More recently, Minami et al. have doped ZnGa.sub.2 O.sub.4 with chromium to generate a better red phosphor, claiming 120 cd/m.sup.2 at 1000 Hz, as disclosed in T. Minami, Y. Kuroi, S. Takata, T. Miyata, presented at Asia Display '95, October 16-18, Hamamatsu. However it is not feasible, to achieve full colour in ZnGa.sub.2 O.sub.4 since rare earths are not compatible with this host lattice due to the size mismatch between Zn or Ga and the rare earth ions.

In the binary gallium oxide based system, β-Ga.sub.2 O.sub.3 has the θ-alumina type structure with two different Ga sites, one in tetrahedral coordination and the other in octahedral coordination. High temperature heat treated β-Ga.sub.2 O.sub.3 is known to exhibit bright broad-band photoluminescence under 254 nm UV irradiation and cathodoluminescence between 340 and 650 nm as disclosed in W. C. Herbert, H. B. Minnier and J. J. Brown, Jr., J. Electrochem. Soc. vol. 116, pp. 1019-1021 (1969). β-Ga.sub.2 O.sub.3 :Cr, the gallium analog of ruby, has been studied as a potential red to infrared tunable laser material because of the broad-band emission between 650 and 950 nm that is associated with the .sup.4 T.sub.2 -.sup.4 A.sub.2 transition of the Cr.sup.3+ ion in the octahedral site, see for example H. H. Tippins, Phys. Rev. vol. 137, pp. A865-A871 (1965), and D. Vivien, B. Viana, A. Revcolevschi, J. D. Barde, B. Dunn, P. Nelson and O. M. Stafsudd, J. Lum. vol. 39, pp. 29-33 (1987).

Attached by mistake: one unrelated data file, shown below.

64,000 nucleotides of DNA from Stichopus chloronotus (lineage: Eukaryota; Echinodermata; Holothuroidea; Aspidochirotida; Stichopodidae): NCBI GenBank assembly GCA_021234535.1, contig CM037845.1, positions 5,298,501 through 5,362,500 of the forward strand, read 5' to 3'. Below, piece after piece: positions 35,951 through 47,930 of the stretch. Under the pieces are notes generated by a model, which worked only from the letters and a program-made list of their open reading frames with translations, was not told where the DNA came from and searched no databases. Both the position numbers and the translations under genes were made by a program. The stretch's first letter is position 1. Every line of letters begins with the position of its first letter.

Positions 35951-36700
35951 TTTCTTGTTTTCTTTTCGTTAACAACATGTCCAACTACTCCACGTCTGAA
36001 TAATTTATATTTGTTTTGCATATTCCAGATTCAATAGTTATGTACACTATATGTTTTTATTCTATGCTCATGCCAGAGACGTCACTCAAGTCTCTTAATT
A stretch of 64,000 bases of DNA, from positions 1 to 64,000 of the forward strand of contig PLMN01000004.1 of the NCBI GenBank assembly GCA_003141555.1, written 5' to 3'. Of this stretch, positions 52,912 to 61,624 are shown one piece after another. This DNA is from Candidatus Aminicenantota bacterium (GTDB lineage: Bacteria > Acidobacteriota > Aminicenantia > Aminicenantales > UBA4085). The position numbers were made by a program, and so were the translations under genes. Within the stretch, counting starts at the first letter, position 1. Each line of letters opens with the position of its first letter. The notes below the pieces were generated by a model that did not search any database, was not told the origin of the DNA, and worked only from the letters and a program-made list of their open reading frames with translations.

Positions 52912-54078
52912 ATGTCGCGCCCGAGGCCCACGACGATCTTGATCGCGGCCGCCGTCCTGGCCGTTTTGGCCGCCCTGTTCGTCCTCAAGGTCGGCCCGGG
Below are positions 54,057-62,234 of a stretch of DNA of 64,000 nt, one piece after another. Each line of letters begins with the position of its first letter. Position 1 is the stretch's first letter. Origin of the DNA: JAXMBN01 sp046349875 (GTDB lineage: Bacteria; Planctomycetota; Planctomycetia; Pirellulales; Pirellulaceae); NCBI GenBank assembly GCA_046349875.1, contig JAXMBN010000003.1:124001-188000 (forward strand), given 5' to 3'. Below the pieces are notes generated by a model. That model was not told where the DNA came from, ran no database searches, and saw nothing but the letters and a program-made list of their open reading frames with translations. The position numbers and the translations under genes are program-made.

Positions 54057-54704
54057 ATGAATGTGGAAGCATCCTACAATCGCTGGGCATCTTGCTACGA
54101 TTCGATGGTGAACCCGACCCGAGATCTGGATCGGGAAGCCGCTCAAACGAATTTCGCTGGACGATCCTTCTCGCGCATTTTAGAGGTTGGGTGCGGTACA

Even though there exists a significant difference in ionic radii of the rare earth ions and Ga.sup.3+, Ga.sub.2 O.sub.3 :Dy was reported to be a reasonably efficient photoluminescent phosphor with characteristic narrow Dy.sup.3+ lines in the blue (470-500 nm) and the yellow (570-600 nm) regions, see W. C. Herbert, H. B. Minnier and J. J. Brown, J. Electrochem. Soc. vol. 115, pp. 104-105 (1968). Other common rare earth dopants such as Eu.sup.3+ and Tb.sup.3+, however, did not show efficient PL emission in β-Ga.sub.2 O.sub.3, see J. L. Sommerdijk and A. Bril, J. Electrochem. Soc. vol 122, pp. 952-954 (1975). Sommerdijk also disclosed the solubility of Dy.sup.3+ in β-Ga.sub.2 O.sub.3 to be only about 1%. W. C. Herbert, H. B. Minnier and J. J. Brown, J. Electrochem. Soc. vol. 115, pp. 104-105 (1968) disclosed that maximum PL brightness occurred in the range of 5-10% (mole percent) Dy concentration. The mechanism of the rare earth activation is still not clear.

Recently it has been demonstrated that Zn.sub.2 SiO.sub.4 :Mn could achieve electroluminescence, see T. Miyata, T. Minami, Y. Honda and S. Takata, SID '91 Digest, p. 286-289, 1991. Thin films were RF magnetron sputtered onto polished BATiO.sub.3 substrates using the method disclosed in T. Minami, T. Miyata, S. Takata, I. Fukuda, SID'92 Digest, p. 162. A good brightness of 200 cd/m.sup.2 was achieved at 60 Hz with an efficiency of 0.8 lm/W. A drawback to these films is that they had to be annealed at 1000 for several hours, which severely limits their applicability to practical substrates for displays.